Sneaky acts show value of debate

In: Uncategorized

14 Mar 2011

This is my comment from the latest Fund Strategy.

Those without the time to read several newspapers may have missed last week’s heated semi-public row within Britain’s elite about reform of the banking system.

Given the importance of the financial sector to Britain’s markets and economy it is an important debate to follow. The spat started when Mervyn King, the governor of the Bank of England, hinted in an interview with the Telegraph that there should be a regulatory divide between high street and investment banking.

Anyone familiar with the workings of the media should be in no doubt that this was not a chance remark. King was getting his retaliation in first before the Independent Commission on Banking issues its interim report on 11 April. The commission is expected to recommend a far less radical division between the two wings of banking.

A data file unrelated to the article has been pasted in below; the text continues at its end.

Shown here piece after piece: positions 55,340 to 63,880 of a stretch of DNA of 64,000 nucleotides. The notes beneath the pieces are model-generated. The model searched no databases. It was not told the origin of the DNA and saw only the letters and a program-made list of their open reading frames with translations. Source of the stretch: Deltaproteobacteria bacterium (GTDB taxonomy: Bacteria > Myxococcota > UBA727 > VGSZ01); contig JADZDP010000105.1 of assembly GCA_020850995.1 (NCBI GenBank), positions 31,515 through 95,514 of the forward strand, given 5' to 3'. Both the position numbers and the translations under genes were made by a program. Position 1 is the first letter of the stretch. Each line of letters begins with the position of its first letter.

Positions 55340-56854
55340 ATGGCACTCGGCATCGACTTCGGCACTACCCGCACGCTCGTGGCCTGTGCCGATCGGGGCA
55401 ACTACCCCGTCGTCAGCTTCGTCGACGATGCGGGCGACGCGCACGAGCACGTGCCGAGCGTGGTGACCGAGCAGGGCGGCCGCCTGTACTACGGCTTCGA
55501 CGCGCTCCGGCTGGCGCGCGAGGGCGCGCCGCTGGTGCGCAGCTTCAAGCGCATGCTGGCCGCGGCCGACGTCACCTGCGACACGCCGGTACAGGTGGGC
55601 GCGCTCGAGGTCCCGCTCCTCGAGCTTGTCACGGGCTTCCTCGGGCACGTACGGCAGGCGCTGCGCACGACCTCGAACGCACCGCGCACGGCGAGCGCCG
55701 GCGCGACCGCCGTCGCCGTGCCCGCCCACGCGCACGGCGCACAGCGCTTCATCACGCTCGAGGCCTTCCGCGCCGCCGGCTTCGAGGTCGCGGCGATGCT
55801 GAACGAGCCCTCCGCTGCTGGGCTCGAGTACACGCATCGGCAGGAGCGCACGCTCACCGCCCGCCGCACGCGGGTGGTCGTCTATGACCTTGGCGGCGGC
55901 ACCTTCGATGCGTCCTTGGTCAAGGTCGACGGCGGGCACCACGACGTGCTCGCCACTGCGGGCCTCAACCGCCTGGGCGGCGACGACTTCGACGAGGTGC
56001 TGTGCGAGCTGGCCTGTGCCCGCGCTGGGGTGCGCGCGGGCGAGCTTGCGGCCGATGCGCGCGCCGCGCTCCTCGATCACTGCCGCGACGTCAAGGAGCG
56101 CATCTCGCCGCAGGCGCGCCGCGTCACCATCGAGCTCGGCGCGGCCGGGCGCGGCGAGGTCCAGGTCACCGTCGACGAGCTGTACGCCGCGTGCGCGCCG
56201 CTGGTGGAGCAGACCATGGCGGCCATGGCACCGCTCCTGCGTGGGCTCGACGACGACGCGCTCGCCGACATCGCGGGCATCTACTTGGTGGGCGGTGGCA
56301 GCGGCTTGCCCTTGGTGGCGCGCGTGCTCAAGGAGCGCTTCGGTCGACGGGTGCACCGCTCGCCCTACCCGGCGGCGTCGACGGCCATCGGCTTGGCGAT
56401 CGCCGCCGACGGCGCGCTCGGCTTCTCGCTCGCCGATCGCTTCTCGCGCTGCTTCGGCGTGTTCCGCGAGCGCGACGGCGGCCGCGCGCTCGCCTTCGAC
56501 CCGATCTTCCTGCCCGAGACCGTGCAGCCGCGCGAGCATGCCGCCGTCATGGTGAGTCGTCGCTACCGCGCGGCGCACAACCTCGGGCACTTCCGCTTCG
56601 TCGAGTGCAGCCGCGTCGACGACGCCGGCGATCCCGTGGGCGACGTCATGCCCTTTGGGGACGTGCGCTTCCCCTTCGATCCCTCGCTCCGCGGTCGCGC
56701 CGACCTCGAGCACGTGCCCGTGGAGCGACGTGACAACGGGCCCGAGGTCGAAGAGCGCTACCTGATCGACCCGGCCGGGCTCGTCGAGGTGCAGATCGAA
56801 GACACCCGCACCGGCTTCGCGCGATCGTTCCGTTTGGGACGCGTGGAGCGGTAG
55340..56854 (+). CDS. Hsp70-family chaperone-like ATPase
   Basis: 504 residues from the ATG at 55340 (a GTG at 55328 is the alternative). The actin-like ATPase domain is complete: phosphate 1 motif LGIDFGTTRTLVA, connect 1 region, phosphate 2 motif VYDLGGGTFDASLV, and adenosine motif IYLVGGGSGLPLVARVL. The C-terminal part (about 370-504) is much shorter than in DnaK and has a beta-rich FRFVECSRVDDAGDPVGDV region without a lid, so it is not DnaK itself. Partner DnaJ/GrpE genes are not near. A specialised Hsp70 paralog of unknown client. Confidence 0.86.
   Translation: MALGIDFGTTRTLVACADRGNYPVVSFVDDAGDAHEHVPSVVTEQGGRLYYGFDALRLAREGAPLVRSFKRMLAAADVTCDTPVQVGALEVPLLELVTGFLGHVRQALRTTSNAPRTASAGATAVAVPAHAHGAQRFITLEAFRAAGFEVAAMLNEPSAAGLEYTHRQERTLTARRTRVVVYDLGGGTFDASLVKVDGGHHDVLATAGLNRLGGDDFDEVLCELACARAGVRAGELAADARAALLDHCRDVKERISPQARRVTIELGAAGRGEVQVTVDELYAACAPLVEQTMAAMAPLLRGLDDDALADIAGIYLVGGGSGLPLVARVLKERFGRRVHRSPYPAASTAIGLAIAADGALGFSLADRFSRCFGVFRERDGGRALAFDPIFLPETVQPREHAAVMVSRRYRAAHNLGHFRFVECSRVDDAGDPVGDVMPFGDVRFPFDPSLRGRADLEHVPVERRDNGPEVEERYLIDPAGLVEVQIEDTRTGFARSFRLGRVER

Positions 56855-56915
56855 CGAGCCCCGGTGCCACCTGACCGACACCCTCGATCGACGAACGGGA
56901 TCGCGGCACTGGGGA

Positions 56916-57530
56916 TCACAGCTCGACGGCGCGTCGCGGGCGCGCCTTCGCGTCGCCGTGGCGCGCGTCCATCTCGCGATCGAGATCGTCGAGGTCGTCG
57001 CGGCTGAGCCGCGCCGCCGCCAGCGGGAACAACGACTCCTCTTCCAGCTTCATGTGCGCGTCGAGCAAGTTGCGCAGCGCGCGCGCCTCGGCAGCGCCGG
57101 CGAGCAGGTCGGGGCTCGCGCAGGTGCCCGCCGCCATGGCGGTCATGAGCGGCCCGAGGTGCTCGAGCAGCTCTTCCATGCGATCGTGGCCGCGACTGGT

King’s remarks quickly triggered responses from others. Nick Clegg, the deputy prime minister and leader of the Liberal Democrats, backed the governor in a speech.

The following day the chancellor, George Osborne, made it be known through an aide that he thought the banking commission was heading in the right direction.

Meanwhile, unnamed bankers told the media that they were angry with King’s remarks. Soon afterwards Angela Knight, the chief executive of the British Bankers’ Association, used a Guardian article to argue implicitly against radical reform by suggesting the banking system had already changed fundamentally.

The most important lesson to be drawn from this sorry tale is that it would be far better if the issues were properly debated in public. Parliament should be the main forum for deliberation on such matters. Open discussion, rather than manipulation from behind the scenes, is the best way to tackle difficult challenges.